"Yet when I heard—through the medium of the public prints—that she was no more, I felt a pang, sir, a pang. I would have assisted at the funeral solemnities; it would have been a pleasure to me to compose a dirge; the first strophe even suggested itself to me. 'Ta-ta, tarum, tarum' (muffled drums); 'ta tee, ta tidol' (trombones); but these things require time, sir, time."

"Surely!" said Mr. Homer, with a meek bow; "surely; and indeed, Pindar, the ceremonies were of the simplest description, in accordance with the wishes of our revered and deceased relative. But sit down, my dear brother; sit down, and let me procure some refreshment;—a—sustenance;—a—bodily pabulum, for you. Have you come far, may I ask?"

"From the metropolis, sir; from New York!" replied Mr. Pindar, seating himself and throwing back his little batlike cloak.

"By rail to the Junction; the evening stage, a jolt, a rattle, and a crawl,—behold me! A crust, Homer, a crust! no disturbance of domestic equilibrium. A consort lurks within?"

"I beg your pardon, Brother!" said Mr. Homer, with a bewildered look.

"A wife, sir, a wife!" said Mr. Pindar. "Are you married, Homer?"

"Oh, no; no, indeed, my dear brother!" said Mr. Homer, hastily, and blushing very red. "Nothing of the kind, I assure you. And you?"

"Perish the thought!" said Mr. Pindar; and he waved the Sex out of existence.

Mr. Homer looked troubled, but hastened out of the room, and, after some ineffective appeals to Tommy, who, as we know, was talking with Annie Lizzie at the gate, foraged for himself, and returned with crackers and cheese, doughnuts and cider. Seated together at this simple feast, the two brothers looked at each other once more, and both rubbed their hands with precisely the same gesture.

"Food!" cried Mr. Pindar, vivaciously; "and drink! necessities, base if you will, but grateful, sir, grateful! Brother, I pledge you!"

"Brother, I drink to you!" cried Mr. Homer, filling his glass with a trembling hand. "To our reunion, sir! the—the rekindling of—of affection's torch, my dear brother. Long may it—"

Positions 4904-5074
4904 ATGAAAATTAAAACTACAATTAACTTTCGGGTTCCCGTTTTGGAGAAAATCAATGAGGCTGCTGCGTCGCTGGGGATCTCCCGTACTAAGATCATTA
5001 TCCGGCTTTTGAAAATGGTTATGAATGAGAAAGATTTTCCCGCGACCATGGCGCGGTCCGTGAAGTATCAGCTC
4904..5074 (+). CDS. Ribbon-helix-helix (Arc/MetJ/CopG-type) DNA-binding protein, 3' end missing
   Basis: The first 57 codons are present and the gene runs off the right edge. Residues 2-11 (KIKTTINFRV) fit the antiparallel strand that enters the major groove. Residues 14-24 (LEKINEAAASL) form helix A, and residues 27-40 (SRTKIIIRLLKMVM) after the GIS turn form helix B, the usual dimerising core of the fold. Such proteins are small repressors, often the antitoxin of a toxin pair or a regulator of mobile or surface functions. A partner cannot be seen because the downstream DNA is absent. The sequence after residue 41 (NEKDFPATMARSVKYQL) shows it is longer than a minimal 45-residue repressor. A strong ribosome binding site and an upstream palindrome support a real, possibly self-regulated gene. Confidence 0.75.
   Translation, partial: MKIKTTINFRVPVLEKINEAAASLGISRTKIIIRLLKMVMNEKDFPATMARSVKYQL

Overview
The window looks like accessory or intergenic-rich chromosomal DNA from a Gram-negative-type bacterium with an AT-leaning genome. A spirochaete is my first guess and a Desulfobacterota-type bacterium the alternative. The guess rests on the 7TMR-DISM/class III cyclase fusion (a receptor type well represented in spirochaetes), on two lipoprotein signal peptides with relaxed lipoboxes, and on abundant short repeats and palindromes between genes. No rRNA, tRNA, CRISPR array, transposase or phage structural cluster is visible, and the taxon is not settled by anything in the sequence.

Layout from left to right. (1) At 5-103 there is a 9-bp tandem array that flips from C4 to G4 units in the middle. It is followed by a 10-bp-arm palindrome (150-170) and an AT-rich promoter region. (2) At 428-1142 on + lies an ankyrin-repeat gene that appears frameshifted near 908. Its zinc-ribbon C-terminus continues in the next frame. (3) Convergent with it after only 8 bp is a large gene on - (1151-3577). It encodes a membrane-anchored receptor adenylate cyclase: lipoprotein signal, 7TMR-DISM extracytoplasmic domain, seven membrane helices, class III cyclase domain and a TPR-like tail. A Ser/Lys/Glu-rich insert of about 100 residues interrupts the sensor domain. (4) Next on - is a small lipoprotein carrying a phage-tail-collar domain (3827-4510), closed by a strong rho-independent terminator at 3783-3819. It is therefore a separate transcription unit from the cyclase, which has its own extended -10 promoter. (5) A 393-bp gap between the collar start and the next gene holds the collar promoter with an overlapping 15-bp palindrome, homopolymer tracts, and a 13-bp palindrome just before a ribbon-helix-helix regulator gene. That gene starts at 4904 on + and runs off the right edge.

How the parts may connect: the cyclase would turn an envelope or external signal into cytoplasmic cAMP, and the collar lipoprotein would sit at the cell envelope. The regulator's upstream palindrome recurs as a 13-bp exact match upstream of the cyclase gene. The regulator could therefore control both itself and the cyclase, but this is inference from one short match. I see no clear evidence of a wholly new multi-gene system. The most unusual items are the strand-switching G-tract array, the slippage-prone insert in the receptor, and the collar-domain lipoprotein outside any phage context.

"Blaze!" cried Mr. Pindar, with a sudden skip in his chair. "Snap! crackle! flame! crepitate! Pindar to Homer shall, bright glass to glass—enough!" He ceased suddenly, and fell upon the crackers and cheese with excellent appetite.

Mr. Homer watched him in anxious and bewildered silence: once or twice he opened his lips as if about to speak, but closed them each time with a sigh and a shake of the head. The visitor was the first to speak, beginning, when the last cracker had disappeared, as suddenly as he had left off.

"Brother," he said, "why am I here?"

Mr. Homer repeated the words vaguely: "Why are you here, my dear brother? I doubt not that affection's call, the—voice of sympathy, of—a—brotherhood, of—consanguinity,—a—sounded in your ears—"

"Trumpets!" Mr. Pindar struck a sonorous note, and nodded thrice with great solemnity. "Alarums and excursions; enter long-lost brother, centre. You are right, Homer; but this was not all. The Dramatic Moment, sir, had struck."

With these words, he folded his arms, and, dropping his head on his breast, gazed up through his eyebrows in a manner which Mr. Homer found highly disconcerting.

"Oh, indeed!" said Mr. Homer, with vague politeness.

"Struck!" repeated Mr. Pindar, nodding solemnly. "Sounded. Knelled—no! tolled—not precisely! larumed, sir, larumed!"

"'Larumed' is a fine word," said Mr. Homer, meekly, "but I fail to apprehend your precise meaning, Brother Pindar."

"You know what 'dramatic' means, I suppose, Homer," replied Mr. Pindar, testily, "though you never had an atom of the quality in your composition. And you know what a moment is. The Dramatic Moment—I repeat it—in your life and the life of this village—has larumed, sir. Listen to it, Homer; look upon it, sir; grasp it! The old order—gone!" he swept it away. "The new—its foot upon the threshold!" he beckoned toward the door, and Mr. Homer looked round nervously. "Usher it in, to sound of trump and drum. We must celebrate, Homer, celebrate. To that end, behold me!"